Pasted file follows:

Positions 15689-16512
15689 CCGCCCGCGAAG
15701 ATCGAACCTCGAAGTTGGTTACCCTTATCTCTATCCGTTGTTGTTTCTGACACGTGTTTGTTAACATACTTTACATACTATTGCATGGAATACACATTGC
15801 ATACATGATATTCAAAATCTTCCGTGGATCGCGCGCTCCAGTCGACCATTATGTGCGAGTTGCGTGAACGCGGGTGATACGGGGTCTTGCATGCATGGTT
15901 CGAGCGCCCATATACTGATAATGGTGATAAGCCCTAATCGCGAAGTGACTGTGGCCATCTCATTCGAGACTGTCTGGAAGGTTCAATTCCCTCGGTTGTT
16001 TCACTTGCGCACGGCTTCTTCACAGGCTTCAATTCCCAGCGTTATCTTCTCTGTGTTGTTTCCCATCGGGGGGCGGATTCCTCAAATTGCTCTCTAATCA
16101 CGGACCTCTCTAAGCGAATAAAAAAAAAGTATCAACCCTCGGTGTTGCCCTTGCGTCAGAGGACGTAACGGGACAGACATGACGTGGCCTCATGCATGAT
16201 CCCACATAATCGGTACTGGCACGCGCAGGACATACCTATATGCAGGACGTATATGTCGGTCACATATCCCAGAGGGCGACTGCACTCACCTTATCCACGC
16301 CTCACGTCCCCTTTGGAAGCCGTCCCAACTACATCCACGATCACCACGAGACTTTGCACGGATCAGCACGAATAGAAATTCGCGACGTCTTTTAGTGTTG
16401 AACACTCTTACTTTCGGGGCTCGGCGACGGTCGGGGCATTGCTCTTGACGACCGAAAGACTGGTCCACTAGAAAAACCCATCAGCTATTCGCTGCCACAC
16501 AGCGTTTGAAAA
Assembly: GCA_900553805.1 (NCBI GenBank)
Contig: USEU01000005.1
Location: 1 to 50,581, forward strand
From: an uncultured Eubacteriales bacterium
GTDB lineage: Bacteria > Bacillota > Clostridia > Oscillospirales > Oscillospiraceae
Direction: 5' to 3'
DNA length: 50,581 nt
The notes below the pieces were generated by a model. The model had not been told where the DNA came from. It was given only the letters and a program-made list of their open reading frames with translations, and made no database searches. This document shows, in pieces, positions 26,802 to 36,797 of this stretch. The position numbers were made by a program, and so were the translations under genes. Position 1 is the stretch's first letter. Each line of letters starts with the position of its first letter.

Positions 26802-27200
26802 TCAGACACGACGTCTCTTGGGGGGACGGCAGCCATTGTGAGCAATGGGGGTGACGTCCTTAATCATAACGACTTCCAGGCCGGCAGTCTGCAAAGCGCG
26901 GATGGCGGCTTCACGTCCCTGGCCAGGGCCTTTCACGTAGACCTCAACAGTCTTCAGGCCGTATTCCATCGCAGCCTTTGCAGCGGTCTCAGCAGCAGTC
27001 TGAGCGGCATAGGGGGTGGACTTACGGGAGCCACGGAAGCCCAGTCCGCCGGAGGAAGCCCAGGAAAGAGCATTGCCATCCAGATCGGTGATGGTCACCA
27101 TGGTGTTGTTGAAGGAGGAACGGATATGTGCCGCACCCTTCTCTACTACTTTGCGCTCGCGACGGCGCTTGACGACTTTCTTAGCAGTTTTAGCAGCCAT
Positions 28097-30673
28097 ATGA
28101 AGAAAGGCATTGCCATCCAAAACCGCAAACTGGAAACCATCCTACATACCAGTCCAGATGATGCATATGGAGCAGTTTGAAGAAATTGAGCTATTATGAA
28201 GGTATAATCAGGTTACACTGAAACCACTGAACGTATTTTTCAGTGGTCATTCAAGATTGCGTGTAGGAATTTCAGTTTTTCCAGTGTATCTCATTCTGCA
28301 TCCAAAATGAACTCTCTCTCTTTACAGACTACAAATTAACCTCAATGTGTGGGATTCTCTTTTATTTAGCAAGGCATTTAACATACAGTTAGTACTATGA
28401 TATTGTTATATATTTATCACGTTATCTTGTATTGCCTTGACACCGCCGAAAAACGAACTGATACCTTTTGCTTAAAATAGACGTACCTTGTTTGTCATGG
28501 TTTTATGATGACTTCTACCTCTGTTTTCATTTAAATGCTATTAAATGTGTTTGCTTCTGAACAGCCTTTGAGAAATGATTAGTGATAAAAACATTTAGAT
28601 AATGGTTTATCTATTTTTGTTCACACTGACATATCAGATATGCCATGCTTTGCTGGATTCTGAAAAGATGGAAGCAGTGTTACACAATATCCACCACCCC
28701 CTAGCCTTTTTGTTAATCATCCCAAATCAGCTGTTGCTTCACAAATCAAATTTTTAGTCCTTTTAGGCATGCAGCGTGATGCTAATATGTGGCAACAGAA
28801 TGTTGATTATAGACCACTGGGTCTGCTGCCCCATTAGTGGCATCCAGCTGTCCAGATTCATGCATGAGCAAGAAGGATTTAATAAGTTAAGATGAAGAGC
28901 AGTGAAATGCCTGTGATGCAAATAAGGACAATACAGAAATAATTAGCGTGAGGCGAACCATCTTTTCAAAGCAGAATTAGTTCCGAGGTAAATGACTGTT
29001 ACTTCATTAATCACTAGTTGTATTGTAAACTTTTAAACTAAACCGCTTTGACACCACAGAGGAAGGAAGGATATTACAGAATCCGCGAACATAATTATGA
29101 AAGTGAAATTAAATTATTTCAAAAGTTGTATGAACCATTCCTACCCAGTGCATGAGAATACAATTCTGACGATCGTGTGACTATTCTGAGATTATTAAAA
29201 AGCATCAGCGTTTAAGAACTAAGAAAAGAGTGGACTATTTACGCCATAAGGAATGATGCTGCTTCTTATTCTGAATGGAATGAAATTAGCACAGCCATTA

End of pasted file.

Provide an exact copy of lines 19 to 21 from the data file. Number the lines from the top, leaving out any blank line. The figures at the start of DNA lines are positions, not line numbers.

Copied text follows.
The notes below the pieces were generated by a model. The model had not been told where the DNA came from. It was given only the letters and a program-made list of their open reading frames with translations, and made no database searches. This document shows, in pieces, positions 26,802 to 36,797 of this stretch. The position numbers were made by a program, and so were the translations under genes. Position 1 is the stretch's first letter. Each line of letters starts with the position of its first letter.

Positions 26802-27200
26802 TCAGACACGACGTCTCTTGGGGGGACGGCAGCCATTGTGAGCAATGGGGGTGACGTCCTTAATCATAACGACTTCCAGGCCGGCAGTCTGCAAAGCGCG